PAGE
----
Ola is planning its entry in UK market


Bangalore based Ola after making its entry in the Australian market is now setting its sights on the ride hailing market in UK. It has also obtained license to operate in the Greater Manchester regions and in South Wales.  The company has plans to start its operations in United Kingdom by next month. It says that it is the only company which would be legally offering their customers for both private hire and black cabs. It also plans to expand its presence across UK by the end of this year.


Ola is excited to announce its plans for the UK, one of the world’s most evolved transportation markets. The UK is a fantastic place to do business and we look forward to providing a responsible, compelling, new service that can help the country meet its ever demanding mobility needs,” said Bhavish Aggarwal, co-founder and CEO of Ola, in a statement.

Ola wants their driver partners to sign up in cities like  Cardiff, Newport and Vale of Glamorgan before opening the platform for its customers. The company also says that it will offer the best in industry commission rates to its driver partners i.e. 10 % for private hire vehicles and 5 % for the metered taxis.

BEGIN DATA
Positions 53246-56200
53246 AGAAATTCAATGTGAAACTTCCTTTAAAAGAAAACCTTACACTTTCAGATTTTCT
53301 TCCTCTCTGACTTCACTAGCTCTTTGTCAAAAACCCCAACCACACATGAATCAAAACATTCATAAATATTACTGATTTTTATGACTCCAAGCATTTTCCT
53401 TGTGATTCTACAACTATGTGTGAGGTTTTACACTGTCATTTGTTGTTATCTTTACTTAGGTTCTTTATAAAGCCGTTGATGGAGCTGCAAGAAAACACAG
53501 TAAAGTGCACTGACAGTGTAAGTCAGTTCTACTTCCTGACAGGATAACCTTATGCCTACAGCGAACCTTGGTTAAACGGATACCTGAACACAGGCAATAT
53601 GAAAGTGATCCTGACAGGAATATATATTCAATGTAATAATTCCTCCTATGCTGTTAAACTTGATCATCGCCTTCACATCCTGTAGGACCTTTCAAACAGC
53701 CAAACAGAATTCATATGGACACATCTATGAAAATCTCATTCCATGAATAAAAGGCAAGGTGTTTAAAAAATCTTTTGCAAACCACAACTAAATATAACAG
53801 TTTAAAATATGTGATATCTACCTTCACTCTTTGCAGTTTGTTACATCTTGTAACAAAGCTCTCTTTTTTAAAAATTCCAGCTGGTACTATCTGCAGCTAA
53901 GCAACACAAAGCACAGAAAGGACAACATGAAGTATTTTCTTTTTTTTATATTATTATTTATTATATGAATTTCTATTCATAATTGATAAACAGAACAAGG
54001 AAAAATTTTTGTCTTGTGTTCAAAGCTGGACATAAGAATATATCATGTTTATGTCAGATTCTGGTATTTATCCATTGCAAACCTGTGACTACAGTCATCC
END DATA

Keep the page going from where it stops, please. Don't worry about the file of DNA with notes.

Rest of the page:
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Ola has grown its business in 110 cities in India and is now looking to expand beyond the bounds of the country. The move, experts say, is part of the company’s plan to build a base in developed markets where the ticket size of transactions would be far higher than that in India. Mr. Aggarwal in an event in Bangalore the previous month said that the company would surely go public in the upcoming few years as it is keen in growing its service at a fast pace. Ola claims that it has built 40,000 drivers across different cities in Australia from the past 6 months.


Ola had plans to enter the Australian market when it was exploring the potential markets in Colombo and Dhaka. Mr.Aggarwal had met London Mayor Sadiq Khan when he had visited India last December. London is known to be one of the hardest markets for ride-hailing apps in the world, with a strong regulator and local taxi operators who have opposed new-age players. Famously, London revoked Uber’s license to operate in the city last year, forcing CEO Dara Khosrowshahi to make a public apology to the city and its people.

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